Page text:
Did a computerized system designed to prevent voter fraud alter Senate and governor races in favor of GOP candidates?
That’s the question being asked by the website Reader Supported News, which on Monday published a report about the Interstate Crosscheck system, one that is meant to identify fraudulent voters.
The website reported that while the system, which is supposed to identify names of people who voted twice in the same election in two different states. While not only single illegal vote was identified the the system, the news agency indicated that it has identified nearly 7 million names of folks the system suspects of double voting.
Here’s an excerpt from the story:
There is good reason to believe that Crosscheck-related voter purges helped propel Republican candidates to slim victories in Senate races in Colorado and North Carolina, as well a tight gubernatorial race in Kansas.
Interstate Crosscheck is a computer system designed to capture the names of voters who have Illegally voted twice in the same election in two different states. The program is run by Kansas’ Republican Secretary of State Kris Kobach. Kobach’s office compares the complete voting rolls of participating states to tag “potential” double voters, those who have illegally voted twice in the same election in two states.
These names are then sent back to the state governments to inform an investigation of duplicate names on the voter rolls. While Kobach advertises Crosscheck as matching numerous identifiers, including the Social Security numbers and dates of birth of voters, a six-month investigation by Al Jazeera America revealed that Crosscheck rosters caught nothing more than matching first and last names. And voters remain on the suspect list even when middle names, Social Security numbers and suffixes (Jr., Sr.) don’t match. Yet all these people — the list contains nearly seven million names — are subject to losing their vote.
Among the 27 states that utilize the system, RSN reported that Republicans control most of the top election positions.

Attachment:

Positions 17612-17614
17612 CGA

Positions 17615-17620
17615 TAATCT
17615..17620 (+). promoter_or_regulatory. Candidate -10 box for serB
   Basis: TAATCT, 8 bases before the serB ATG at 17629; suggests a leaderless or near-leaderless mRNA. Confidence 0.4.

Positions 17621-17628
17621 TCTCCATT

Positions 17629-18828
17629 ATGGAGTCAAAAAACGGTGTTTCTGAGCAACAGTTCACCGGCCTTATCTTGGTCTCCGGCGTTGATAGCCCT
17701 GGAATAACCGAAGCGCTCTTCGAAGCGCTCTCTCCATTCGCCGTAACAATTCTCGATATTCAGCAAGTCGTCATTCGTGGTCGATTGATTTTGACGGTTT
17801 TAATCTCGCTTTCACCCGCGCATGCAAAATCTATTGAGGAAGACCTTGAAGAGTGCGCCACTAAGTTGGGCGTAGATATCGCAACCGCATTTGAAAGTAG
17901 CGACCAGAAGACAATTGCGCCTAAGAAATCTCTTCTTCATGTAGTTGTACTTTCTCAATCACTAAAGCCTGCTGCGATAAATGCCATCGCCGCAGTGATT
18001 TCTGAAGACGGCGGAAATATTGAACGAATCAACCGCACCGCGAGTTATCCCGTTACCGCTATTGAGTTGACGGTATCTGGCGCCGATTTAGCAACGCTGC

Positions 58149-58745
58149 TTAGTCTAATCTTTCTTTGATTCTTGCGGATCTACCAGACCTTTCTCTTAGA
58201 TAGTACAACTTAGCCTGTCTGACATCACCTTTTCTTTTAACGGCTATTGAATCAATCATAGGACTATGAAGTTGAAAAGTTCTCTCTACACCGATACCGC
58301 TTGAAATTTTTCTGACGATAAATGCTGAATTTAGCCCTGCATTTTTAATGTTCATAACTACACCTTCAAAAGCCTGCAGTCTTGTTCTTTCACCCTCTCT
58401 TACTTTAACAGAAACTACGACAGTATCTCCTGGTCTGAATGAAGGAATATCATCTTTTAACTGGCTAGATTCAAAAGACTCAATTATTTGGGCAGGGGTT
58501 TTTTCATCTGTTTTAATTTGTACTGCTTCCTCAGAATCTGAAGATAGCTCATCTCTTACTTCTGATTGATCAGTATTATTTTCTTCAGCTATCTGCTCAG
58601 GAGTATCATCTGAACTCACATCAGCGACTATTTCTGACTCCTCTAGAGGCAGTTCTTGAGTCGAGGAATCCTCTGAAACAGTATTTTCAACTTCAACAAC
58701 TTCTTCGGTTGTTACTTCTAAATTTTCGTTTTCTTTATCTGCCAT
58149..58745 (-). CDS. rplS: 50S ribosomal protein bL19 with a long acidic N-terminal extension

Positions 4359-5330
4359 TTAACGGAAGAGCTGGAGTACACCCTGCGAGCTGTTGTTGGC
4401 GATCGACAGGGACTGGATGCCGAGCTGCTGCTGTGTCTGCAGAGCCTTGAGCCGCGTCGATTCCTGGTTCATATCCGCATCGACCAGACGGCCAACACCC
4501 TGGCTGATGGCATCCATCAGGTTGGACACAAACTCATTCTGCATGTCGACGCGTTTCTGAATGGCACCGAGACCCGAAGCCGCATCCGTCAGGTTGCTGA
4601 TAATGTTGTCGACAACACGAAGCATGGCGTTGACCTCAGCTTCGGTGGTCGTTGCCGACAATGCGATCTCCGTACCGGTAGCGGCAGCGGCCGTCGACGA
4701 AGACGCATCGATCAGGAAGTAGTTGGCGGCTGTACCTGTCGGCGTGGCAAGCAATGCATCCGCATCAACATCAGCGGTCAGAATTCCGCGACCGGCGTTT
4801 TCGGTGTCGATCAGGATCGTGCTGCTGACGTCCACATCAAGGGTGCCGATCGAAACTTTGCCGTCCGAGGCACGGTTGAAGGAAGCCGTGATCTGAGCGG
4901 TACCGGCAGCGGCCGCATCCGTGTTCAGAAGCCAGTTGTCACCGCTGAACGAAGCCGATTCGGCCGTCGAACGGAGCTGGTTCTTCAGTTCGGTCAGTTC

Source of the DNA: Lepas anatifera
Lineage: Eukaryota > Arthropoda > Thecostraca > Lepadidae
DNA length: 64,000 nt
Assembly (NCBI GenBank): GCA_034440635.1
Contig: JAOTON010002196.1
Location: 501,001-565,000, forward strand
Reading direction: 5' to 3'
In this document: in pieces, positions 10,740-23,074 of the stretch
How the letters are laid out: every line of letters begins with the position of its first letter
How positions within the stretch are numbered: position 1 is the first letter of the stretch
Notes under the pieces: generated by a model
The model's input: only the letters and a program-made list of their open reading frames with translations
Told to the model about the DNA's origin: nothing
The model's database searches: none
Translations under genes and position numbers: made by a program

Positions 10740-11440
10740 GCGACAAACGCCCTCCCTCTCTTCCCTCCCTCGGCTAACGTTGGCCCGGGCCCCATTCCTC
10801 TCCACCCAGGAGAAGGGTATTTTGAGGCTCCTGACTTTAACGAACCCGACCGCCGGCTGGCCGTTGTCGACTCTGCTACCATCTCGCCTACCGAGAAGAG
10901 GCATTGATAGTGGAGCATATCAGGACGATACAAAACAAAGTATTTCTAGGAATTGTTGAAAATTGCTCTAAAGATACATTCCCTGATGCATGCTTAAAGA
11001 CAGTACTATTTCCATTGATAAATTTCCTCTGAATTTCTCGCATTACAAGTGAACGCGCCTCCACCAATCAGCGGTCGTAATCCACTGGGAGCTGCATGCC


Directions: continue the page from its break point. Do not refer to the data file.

The story continued:
Duplicate or double voting is a crime punishable by (two) to 10 years in prison. Yet, despite this supposed vote-fraud crime wave, not one suspect on Crosscheck lists was charged, although prosecutors would have access to any alleged fraudsters’ names and addresses.
The Crosscheck list purges could easily account for Republican victories in at least two Senate races. In North Carolina, the GOP’s Thom Tillis won over incumbent Sen. Kay Hagan by just 48,511 votes. Crosscheck tagged a breathtaking 589,393 North Carolinians as possible illegal double voters (though state elections officials cut that down to roughly 190,000).
In Colorado, Republican Cory Gardner was able to force out incumbent Senator Mark Udall in a race that had poll-watchers guessing all summer. The outcome might have been more predictable if Colorado had made public that 300,842 of the state’s voters were now subject to being purged from the voter rolls.
It should be noted that not everyone on the Crosscheck list loses their vote. However, some of the purges of names on voter rolls was significant – such as one in Virginia, which canceled the registrations of more than 41,000 voters – more than 13 percent of those on the list. The number of purged registration in other states such as North Carolina and Ohio are not known because those states reportedly have refused to release that information.
RSN also noted that the controversy is just beginning. Because the process of removing names from the voter rolls is long and involved, it is expected to make a large impact in 2016.
To read the entire RSN story, click here.
Want to see if your name is on the Crosscheck list? Click here.
Want to read more news about the Crosscheck system? Click here.